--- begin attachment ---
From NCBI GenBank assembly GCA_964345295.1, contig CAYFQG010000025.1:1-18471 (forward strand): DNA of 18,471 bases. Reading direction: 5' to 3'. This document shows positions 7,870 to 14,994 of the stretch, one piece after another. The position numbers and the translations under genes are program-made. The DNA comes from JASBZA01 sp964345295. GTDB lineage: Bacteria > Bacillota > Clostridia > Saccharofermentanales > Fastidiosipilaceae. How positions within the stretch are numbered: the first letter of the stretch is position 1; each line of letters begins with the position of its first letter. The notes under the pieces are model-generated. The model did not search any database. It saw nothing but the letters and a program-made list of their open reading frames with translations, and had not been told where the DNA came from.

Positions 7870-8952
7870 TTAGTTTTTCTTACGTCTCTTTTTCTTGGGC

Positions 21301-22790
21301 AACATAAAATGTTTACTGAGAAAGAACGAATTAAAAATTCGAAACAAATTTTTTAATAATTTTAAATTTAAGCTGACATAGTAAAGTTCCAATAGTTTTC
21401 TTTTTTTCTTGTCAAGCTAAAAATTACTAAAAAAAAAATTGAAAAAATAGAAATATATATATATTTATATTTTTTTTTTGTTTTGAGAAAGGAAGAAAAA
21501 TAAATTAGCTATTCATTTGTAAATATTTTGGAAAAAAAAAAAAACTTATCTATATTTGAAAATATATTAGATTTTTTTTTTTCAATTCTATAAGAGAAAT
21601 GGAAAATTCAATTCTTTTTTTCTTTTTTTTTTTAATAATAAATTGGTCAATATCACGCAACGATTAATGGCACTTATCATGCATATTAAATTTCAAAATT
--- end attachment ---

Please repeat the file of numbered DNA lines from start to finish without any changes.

From NCBI GenBank assembly GCA_964345295.1, contig CAYFQG010000025.1:1-18471 (forward strand): DNA of 18,471 bases. Reading direction: 5' to 3'. This document shows positions 7,870 to 14,994 of the stretch, one piece after another. The position numbers and the translations under genes are program-made. The DNA comes from JASBZA01 sp964345295. GTDB lineage: Bacteria > Bacillota > Clostridia > Saccharofermentanales > Fastidiosipilaceae. How positions within the stretch are numbered: the first letter of the stretch is position 1; each line of letters begins with the position of its first letter. The notes under the pieces are model-generated. The model did not search any database. It saw nothing but the letters and a program-made list of their open reading frames with translations, and had not been told where the DNA came from.

Positions 7870-8952
7870 TTAGTTTTTCTTACGTCTCTTTTTCTTGGGC

Positions 21301-22790
21301 AACATAAAATGTTTACTGAGAAAGAACGAATTAAAAATTCGAAACAAATTTTTTAATAATTTTAAATTTAAGCTGACATAGTAAAGTTCCAATAGTTTTC
21401 TTTTTTTCTTGTCAAGCTAAAAATTACTAAAAAAAAAATTGAAAAAATAGAAATATATATATATTTATATTTTTTTTTTGTTTTGAGAAAGGAAGAAAAA
21501 TAAATTAGCTATTCATTTGTAAATATTTTGGAAAAAAAAAAAAACTTATCTATATTTGAAAATATATTAGATTTTTTTTTTTCAATTCTATAAGAGAAAT
21601 GGAAAATTCAATTCTTTTTTTCTTTTTTTTTTTAATAATAAATTGGTCAATATCACGCAACGATTAATGGCACTTATCATGCATATTAAATTTCAAAATT